This court will generally not consider matters not argued and considered in the court below.  Thiele v. Stich, 425 N.W.2d 580, 582 (Minn. 1988).  The Kelleys never claimed in the court trial that they were entitled to the full amount of the contract due to the Greys' termination of the contract.  Throughout the trial court proceedings, the Kelleys only argued that the amount of damages was miscalculated.  Neither at trial nor in their motion for amended findings of fact, or in their motion for a new trial, did the Kelleys claim that they were entitled for the full amount for the contract.  Thus, we will not consider that claim here.

2.            The Kelleys claimed that the trial court miscalculated the damages that the Greys were due by not accounting for a credit that the Kelleys gave the Greys when the contract was terminated. 

            Findings of fact, whether based on oral or documentary evidence, shall not be set aside unless clearly erroneous, and due regard shall be given to the opportunity of the trial court to judge the credibility of the witnesses.  Minn. R. Civ. P. 52.01.  If the underlying findings of fact made by the district court are undisputed or sustainable (because not clearly erroneous), the district court's "ultimate" findings must be affirmed in the absence of a demonstrated abuse of the district court's broad discretion.  Maxfield v. Maxfield, 452 N.W.2d 219, 221 (Minn. 1990).

When reviewing whether the district court's findings are clearly erroneous, we view the record in the light most favorable to the district court's judgment.  Rogers v. Moore, 603 N.W.2d 650, 656 (Minn. 1999).  In this case, the evidence was clear before the trial court that the Kelleys had given the Greys a credit of $2,774 off the total contract price.  The court ruled that the Greys were entitled to $8,230 in damages, which represented the damages due to the improper installation of the floor trusses, the replacement of the floor tiles, and reimbursement for expenses and costs incurred by in the installation of the doors and framing of the interior windows.  The court found that the Kelleys were entitled to $5,277 for the work they had completed.  This was based on the amount the Greys incurred to finish the work the Kelleys had contracted to do as compared with the original contract price.  The Kelleys claimed that the value of their services was miscalculated because they already gave the Greys a credit of $2,744.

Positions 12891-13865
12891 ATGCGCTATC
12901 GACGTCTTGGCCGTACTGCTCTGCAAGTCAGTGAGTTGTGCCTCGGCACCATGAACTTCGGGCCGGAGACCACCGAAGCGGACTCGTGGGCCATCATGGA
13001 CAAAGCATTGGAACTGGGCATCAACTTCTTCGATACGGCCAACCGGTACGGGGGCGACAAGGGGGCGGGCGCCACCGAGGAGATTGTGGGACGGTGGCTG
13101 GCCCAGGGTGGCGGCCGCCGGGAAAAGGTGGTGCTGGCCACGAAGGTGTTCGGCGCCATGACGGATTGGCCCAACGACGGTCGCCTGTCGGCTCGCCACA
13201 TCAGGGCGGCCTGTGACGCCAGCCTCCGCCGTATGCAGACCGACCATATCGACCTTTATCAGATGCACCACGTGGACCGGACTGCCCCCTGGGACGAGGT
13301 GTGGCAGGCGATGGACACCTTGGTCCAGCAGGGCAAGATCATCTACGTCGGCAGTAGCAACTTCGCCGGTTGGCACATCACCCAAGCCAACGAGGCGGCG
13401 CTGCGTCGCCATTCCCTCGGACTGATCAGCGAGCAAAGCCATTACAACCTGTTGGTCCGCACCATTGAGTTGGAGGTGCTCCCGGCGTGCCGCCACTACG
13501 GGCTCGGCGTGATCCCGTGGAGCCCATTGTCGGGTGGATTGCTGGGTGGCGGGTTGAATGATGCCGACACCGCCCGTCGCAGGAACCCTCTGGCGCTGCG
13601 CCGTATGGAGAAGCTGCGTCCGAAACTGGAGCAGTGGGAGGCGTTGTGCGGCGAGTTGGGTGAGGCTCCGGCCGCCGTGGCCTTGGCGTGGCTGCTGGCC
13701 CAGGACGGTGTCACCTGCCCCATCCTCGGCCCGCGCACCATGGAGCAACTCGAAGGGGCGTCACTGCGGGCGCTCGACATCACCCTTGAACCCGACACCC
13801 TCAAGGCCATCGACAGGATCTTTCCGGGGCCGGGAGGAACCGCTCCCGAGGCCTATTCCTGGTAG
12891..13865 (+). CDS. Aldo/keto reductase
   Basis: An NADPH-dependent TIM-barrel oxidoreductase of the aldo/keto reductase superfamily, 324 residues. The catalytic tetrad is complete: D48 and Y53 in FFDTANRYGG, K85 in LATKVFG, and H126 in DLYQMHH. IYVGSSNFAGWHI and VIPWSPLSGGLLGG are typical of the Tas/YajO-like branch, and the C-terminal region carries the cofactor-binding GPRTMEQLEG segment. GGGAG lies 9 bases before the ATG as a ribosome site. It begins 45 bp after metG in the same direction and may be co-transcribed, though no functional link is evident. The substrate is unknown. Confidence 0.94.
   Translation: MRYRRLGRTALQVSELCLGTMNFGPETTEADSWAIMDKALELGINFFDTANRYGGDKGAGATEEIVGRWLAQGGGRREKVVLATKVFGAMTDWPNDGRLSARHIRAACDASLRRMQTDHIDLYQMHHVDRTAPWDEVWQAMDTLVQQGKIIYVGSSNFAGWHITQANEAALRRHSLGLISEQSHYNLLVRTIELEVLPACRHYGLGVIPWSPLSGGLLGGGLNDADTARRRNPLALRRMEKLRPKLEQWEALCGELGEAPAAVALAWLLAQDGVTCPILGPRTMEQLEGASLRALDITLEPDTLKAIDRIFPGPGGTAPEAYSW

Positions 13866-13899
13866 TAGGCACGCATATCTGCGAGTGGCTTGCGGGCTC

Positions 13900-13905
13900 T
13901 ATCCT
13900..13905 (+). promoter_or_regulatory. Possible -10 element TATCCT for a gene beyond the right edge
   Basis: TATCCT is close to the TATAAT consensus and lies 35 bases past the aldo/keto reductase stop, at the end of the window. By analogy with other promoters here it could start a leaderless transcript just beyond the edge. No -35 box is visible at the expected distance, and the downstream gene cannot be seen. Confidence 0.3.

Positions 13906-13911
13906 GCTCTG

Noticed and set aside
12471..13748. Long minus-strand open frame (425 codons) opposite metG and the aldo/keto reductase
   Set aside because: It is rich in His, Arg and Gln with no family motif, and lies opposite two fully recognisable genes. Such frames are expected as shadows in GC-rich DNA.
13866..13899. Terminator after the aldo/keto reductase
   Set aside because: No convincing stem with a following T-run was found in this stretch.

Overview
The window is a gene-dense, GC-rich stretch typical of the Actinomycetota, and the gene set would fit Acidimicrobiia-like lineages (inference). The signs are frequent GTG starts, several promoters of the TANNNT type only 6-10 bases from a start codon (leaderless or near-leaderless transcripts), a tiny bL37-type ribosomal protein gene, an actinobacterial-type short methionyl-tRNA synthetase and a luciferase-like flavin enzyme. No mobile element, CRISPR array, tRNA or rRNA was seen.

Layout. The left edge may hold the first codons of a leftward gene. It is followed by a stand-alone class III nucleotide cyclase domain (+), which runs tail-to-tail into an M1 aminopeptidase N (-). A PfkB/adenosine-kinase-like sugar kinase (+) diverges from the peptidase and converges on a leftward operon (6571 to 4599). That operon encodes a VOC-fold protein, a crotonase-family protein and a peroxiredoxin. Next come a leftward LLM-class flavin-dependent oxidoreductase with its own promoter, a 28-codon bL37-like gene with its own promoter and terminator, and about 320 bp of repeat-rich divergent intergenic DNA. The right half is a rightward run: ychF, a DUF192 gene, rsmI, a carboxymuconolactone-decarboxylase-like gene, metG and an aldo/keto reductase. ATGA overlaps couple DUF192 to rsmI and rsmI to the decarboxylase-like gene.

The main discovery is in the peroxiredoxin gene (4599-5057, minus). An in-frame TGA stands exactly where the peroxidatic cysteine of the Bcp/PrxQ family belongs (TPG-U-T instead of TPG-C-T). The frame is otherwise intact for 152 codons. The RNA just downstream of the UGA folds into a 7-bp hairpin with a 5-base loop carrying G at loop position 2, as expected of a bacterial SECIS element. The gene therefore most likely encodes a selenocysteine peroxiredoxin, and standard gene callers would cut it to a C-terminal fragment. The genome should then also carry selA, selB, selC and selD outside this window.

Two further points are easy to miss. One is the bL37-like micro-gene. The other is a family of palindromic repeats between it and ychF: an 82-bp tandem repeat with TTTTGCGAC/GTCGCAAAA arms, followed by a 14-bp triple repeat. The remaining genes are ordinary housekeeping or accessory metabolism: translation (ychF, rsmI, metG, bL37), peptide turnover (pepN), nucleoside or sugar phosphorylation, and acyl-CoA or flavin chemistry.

There was adequate evidence in the record to support the trial court's finding of the value of the Kelleys' services based on the Greys' cost to finish the contracted work.

3.            The Kelleys claimed that the Greys' counterclaim for damages caused by the Kelleys' work is barred by the statute of limitations.  The Greys' amended counterclaim was filed in December 2000, and they noticed the problem with his tile in the spring of 1997.             Minn. R. Civ. P. 15.03 provides:

Whenever the claim or defense asserted in the amended pleading arose out of the conduct, transaction or occurrence set forth  * * * in the original pleading, the amendment relates back to the date of the original pleading.


Whether an amended pleading satisfies the requirements of Minn. R. Civ. P. 15.03 to have the amendment relate back is a question of law, subject to de novo review.  Bigay v. Garvey, 575 N.W.2d 107, 109 (Minn. 1998).